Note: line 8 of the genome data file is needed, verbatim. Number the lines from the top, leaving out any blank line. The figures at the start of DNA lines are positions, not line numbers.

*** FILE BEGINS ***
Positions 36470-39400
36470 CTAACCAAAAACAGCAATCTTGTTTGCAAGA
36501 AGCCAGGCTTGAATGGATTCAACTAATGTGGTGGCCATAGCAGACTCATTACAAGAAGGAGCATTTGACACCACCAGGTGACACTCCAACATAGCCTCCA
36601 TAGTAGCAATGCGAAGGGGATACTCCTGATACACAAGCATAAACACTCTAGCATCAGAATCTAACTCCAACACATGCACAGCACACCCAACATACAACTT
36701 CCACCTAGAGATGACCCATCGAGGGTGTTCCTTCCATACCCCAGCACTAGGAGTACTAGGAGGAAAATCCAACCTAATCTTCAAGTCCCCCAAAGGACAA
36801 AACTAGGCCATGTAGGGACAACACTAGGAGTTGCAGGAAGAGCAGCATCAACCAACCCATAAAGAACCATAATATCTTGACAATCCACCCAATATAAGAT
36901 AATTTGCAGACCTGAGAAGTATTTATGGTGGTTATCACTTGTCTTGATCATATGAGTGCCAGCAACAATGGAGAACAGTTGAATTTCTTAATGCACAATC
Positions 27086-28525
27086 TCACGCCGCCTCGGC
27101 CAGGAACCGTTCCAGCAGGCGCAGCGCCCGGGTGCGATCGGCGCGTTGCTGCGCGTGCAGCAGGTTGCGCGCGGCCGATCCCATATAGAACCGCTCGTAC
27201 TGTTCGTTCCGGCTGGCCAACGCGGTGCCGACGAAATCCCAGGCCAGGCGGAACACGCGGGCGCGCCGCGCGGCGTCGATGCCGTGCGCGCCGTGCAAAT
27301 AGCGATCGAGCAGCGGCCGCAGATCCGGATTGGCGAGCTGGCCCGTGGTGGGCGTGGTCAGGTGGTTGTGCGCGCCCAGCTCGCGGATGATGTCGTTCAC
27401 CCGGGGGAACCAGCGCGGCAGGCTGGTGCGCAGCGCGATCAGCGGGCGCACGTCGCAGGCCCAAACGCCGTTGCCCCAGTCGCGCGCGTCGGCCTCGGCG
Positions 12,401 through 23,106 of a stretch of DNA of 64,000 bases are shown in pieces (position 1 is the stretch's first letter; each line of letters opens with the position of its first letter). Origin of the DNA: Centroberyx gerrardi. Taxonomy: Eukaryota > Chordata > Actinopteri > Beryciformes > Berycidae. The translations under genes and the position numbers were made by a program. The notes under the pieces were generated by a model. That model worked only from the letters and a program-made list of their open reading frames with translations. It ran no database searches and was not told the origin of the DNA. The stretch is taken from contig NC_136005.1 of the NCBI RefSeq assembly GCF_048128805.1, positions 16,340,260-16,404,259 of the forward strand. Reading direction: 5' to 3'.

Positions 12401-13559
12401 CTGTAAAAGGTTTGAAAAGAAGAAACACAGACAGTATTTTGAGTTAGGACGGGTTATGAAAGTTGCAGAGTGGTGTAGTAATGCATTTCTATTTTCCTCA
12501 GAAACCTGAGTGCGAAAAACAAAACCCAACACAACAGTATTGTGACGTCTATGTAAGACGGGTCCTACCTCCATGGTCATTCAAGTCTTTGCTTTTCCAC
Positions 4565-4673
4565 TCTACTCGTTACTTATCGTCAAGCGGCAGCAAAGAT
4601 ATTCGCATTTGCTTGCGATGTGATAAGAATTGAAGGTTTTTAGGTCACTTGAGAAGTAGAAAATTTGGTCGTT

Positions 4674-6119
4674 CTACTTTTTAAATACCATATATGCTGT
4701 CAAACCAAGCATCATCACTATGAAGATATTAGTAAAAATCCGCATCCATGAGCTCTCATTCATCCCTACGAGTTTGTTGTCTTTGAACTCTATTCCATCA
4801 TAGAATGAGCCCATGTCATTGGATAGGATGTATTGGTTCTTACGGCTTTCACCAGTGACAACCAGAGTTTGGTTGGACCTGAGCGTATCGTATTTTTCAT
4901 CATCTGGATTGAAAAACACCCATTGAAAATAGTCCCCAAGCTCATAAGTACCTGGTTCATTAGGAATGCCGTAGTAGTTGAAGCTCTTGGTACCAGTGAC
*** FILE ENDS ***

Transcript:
Positions 27086-28525